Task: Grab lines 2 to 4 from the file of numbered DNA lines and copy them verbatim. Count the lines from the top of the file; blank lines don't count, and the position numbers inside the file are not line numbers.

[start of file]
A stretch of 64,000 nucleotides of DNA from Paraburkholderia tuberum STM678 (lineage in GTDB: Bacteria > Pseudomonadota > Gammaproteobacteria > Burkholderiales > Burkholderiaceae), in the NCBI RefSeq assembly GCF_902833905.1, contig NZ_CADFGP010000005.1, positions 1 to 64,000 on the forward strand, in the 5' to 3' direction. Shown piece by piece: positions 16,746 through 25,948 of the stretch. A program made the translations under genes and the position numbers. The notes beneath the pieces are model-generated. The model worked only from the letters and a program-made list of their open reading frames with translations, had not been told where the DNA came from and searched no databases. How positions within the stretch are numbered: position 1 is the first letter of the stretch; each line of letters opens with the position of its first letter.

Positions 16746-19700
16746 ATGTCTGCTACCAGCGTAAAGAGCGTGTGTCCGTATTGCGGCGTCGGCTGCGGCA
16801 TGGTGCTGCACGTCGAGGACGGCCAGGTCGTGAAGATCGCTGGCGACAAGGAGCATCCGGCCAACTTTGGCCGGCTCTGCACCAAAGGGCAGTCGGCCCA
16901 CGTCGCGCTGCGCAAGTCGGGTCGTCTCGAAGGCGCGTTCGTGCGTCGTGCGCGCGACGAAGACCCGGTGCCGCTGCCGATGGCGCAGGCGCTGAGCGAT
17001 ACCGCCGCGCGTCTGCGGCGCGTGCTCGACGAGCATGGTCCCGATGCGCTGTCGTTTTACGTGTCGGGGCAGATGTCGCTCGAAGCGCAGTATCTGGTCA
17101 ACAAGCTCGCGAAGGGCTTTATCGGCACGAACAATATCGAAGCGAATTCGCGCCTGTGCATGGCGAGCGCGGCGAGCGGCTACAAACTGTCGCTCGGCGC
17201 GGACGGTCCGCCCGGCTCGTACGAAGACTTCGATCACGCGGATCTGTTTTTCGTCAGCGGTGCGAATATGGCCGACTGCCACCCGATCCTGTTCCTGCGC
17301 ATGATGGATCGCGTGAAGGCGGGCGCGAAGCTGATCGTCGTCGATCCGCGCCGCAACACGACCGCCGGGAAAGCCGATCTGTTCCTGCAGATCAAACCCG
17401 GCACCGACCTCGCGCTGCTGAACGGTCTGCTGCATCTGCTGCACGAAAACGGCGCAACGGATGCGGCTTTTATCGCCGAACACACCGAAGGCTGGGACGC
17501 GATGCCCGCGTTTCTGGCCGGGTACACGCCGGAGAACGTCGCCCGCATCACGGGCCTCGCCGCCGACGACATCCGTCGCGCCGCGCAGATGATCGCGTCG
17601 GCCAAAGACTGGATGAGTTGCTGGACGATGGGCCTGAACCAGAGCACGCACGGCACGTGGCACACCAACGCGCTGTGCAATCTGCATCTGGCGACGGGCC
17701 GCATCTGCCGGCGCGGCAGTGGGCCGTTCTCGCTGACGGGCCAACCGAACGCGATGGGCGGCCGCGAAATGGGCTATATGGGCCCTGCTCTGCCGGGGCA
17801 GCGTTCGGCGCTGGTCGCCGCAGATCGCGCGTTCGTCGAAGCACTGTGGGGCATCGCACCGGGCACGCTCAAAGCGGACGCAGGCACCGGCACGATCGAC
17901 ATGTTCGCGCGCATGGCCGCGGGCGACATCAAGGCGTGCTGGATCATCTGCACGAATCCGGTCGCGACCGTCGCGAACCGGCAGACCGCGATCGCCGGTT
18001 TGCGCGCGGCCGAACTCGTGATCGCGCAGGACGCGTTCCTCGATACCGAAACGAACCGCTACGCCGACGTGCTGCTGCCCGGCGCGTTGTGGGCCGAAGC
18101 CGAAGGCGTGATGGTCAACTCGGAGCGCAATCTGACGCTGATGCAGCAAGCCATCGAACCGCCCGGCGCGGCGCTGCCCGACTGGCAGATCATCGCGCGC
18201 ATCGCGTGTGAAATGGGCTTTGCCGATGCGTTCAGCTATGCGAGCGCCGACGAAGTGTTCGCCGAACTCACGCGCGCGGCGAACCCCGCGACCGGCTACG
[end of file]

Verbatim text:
Positions 16746-19700
16746 ATGTCTGCTACCAGCGTAAAGAGCGTGTGTCCGTATTGCGGCGTCGGCTGCGGCA
16801 TGGTGCTGCACGTCGAGGACGGCCAGGTCGTGAAGATCGCTGGCGACAAGGAGCATCCGGCCAACTTTGGCCGGCTCTGCACCAAAGGGCAGTCGGCCCA